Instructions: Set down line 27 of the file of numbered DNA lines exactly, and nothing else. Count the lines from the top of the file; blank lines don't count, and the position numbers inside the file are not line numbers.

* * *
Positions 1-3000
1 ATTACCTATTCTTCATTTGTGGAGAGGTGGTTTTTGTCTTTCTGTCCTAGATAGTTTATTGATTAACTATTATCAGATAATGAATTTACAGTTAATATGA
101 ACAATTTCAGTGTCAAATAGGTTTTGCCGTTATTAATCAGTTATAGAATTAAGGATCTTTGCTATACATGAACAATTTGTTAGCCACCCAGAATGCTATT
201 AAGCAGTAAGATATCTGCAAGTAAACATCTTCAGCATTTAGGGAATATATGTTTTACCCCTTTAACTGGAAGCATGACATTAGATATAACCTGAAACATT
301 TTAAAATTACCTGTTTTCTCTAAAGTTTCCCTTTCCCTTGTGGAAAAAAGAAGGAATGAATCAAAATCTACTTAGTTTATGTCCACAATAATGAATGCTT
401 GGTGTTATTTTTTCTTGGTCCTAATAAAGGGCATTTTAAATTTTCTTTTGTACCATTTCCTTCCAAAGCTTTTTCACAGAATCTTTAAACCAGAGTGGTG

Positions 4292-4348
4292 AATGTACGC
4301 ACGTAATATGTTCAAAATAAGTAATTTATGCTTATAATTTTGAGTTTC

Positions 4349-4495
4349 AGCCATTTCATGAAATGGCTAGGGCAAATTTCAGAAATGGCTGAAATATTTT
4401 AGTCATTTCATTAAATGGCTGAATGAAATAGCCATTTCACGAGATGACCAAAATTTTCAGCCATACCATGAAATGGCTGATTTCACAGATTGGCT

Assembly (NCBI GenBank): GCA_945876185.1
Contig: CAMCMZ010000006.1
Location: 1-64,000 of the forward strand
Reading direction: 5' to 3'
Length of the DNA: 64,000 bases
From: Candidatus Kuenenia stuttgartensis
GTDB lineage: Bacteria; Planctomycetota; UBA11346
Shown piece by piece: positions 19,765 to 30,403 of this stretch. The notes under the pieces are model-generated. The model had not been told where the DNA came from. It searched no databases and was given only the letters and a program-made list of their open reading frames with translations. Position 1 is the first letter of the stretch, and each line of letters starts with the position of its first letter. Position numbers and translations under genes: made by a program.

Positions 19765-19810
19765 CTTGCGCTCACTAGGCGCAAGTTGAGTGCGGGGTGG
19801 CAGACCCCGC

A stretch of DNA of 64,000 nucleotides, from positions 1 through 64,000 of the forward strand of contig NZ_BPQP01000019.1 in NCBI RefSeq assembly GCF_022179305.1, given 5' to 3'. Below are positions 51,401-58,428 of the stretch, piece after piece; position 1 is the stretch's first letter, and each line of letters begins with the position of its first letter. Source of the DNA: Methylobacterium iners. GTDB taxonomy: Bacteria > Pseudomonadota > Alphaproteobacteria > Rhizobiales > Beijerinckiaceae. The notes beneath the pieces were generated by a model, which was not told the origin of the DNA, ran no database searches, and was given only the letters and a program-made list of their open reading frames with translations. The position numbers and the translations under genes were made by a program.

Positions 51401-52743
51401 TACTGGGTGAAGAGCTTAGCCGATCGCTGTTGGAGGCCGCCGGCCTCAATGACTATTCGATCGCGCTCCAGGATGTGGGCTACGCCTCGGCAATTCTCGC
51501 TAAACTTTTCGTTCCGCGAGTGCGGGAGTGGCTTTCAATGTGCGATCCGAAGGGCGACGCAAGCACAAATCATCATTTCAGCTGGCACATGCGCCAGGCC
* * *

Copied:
51501 TAAACTTTTCGTTCCGCGAGTGCGGGAGTGGCTTTCAATGTGCGATCCGAAGGGCGACGCAAGCACAAATCATCATTTCAGCTGGCACATGCGCCAGGCC